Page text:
The Essential American Novels?

This fall I’ll be teaching an undergraduate course on the American Novel, and I’m putting together the reading list. At this point, I’m pretty sure of a few texts, but I’m wondering what other texts/authors people think ought to be covered in an American Novel course.

Here’s what I have so far:

Our Nig by Harriet E. Wilson (1859)

20130214-205035.jpgIn grad school I took a class on trauma in slave narratives, and for a moment, I toyed with the idea of writing a new version of Harriet E. Wilson’s autobiographical novel, Our Nig. In my version, Wilson’s protagonist, Frado (known to her owners as “Nig”), would be Samuel L. Jackson. I never figured out how it would work—would Frado look and sound and act like Jackson, but still be based on Wilson? Or would Nig be Samuel L. Jackson through the power of pastiche or some trick of space-time? However it worked, I knew one thing for sure. Instead of taking the punishment dished out by her owners in the book, Harriet E. S. L. Jackson-Wilson would call said slave owners every name in the book, then kill them before lighting out for the territories. Or maybe she would set up housekeeping on the old plantation and plant the seed of revolt. I wanted a story to match the rage that had been building in me with each narrative we read.

Instead, I abstracted that rage away with a seminar paper filled with academic jargon.

Anyway, Wilson’s story of Frado is one I’ve been itching to get back to, and here’s my chance. As an autobiographical novel, it will give the class an opportunity to explore the conventions of the novel.

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Winesburg, Ohio by Sherwood Anderson (1919)

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In undergrad this book got under my skin. Technically not a novel but a short story cycle, Winesburg, Ohio is an examination of humanity that is simultaneously cloying and clear-eyed. As a student, I identified with George Willard, the young man who eventually leaves Winesburg for the city. When I last taught a few of the stories, I wondered if I was still George or whether I was in the process of becoming the mother who sent him away.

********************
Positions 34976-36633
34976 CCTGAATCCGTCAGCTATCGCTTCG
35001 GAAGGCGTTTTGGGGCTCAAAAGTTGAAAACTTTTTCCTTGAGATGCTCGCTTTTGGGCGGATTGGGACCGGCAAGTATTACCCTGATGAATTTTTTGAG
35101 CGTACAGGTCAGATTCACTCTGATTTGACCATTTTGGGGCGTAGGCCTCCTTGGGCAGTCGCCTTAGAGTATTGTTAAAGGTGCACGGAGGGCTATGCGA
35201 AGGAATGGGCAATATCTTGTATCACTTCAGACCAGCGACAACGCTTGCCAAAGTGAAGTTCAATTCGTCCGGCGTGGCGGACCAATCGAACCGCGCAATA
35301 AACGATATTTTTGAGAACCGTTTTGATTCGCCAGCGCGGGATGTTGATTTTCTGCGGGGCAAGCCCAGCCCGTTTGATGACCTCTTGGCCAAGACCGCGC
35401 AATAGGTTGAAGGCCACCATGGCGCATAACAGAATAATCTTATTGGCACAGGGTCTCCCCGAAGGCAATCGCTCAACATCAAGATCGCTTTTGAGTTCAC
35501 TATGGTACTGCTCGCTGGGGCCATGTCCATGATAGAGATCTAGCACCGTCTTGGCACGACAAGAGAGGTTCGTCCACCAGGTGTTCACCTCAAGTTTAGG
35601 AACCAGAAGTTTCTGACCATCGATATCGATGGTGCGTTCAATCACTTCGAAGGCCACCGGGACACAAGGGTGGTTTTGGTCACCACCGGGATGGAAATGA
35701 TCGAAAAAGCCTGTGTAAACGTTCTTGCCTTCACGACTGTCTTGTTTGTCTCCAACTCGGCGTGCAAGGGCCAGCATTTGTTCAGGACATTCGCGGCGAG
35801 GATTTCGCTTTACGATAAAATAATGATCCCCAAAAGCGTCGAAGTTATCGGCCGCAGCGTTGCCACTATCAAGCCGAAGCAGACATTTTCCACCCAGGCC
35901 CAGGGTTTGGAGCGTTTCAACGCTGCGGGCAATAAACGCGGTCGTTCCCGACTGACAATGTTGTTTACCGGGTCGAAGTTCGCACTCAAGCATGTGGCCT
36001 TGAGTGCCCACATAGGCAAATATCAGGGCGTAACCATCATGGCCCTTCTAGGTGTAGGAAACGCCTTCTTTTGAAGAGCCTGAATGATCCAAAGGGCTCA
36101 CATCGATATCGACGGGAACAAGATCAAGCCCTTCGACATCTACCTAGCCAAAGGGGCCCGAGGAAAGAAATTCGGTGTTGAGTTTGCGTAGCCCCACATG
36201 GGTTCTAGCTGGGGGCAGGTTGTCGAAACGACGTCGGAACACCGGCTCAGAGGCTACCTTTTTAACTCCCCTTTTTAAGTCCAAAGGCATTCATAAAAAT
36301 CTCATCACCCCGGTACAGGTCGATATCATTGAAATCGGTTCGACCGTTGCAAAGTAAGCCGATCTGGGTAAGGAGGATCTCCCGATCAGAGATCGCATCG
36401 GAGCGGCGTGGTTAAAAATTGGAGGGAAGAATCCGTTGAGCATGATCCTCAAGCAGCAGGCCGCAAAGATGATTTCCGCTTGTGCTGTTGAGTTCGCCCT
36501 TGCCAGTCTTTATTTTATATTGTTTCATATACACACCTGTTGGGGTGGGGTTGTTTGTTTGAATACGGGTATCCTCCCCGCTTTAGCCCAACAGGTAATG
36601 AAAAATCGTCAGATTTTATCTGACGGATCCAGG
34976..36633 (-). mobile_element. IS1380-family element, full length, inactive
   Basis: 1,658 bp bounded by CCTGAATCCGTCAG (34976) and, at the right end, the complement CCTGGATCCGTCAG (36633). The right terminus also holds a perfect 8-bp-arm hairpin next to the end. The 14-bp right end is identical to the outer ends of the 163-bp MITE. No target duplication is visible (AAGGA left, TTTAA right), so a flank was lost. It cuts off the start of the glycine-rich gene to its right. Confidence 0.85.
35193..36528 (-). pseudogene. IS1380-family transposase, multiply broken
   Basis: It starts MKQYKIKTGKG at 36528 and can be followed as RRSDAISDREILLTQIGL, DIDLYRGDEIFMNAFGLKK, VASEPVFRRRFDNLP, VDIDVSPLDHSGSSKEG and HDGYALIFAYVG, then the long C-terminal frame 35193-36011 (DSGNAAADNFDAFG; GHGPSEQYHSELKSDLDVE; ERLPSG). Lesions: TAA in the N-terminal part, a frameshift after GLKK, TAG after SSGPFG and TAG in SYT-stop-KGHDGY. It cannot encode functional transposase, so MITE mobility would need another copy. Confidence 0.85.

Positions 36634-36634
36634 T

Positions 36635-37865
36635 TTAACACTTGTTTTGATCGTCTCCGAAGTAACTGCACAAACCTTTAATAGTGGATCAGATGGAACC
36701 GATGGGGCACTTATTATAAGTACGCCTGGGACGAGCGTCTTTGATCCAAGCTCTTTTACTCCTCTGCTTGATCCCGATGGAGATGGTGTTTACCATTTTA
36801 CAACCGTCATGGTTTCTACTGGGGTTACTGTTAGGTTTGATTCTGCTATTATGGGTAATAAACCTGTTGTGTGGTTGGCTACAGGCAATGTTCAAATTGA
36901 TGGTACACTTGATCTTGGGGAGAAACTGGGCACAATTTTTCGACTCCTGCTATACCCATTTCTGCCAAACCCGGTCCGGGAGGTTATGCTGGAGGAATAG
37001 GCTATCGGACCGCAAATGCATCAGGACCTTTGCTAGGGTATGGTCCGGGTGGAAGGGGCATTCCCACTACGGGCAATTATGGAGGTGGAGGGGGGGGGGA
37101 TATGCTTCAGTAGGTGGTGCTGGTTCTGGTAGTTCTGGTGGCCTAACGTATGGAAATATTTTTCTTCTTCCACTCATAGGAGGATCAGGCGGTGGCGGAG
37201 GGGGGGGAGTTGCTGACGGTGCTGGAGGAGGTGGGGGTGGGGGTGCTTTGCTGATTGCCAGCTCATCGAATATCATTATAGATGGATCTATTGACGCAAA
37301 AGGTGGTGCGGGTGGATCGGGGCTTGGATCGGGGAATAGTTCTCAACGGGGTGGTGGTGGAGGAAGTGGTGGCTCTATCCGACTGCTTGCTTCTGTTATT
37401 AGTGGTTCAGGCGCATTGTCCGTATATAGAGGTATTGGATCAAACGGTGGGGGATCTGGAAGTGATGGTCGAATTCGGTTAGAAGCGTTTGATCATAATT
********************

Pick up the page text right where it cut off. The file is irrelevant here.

I’ll teach it if for no other reason than it was an obvious influence on Ray Bradbury, and I very much doubt I’ll slip The Martian Chronicles or Something Wicked This Way Comes into the class.

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The Man in the High Castle by Philip K. Dick (1964)

The_man_in_the_high_castleGiven half a chance, I’d have students struggle with the very different divine encounters of The Three Stigmata of Palmer Eldritch and Ubik, but topic of The Man in the High Castle (an alternate post-WWII USA where the Axis powers won the war) is just too good to pass up in a course about the American novel. I mean, what are we if not Nazi-beaters?

The Man in the High Castle is the only of Dick’s novels to win a Hugo, a distinction that may help it past muster with the powers that be. Also, the word is that it will soon be turned into a miniseries by Ridley Scott.

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Kind One by Laird Hunt (2012)

cover_kindoneKind One is the kind of book I wanted to transform Our Nig into. It’s a tale of revenge, yes, but Hunt’s lyrical and elliptical storytelling keeps it from being understood as merely about revenge. Perhaps by the time students get to Kind One, they’ll be ready to trace the narrative threads that wend through the novel.

I was thinking of having students read a different Coffee House Press book, Leaving the Atocha Station, but I’m thinking that Kind One will provide a nice counterpoint to Our Nig.

Look for my review of Kind One in the Spring issue of The Quarterly Conversation.

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So that’s what I have so far. Only one canonical text and that one’s not even a proper novel. I’ve been thinking of adding Melville, Hawthorne, or Cooper on the recommendation of D.H. Lawrence in Studies in Classic American Literature. I might use The Road (which Rohan Maitzen is discussing on Novel Readings today) in order to get one of Bloom’s Big Four into the class.

Who would you cover in a course on the American novel?

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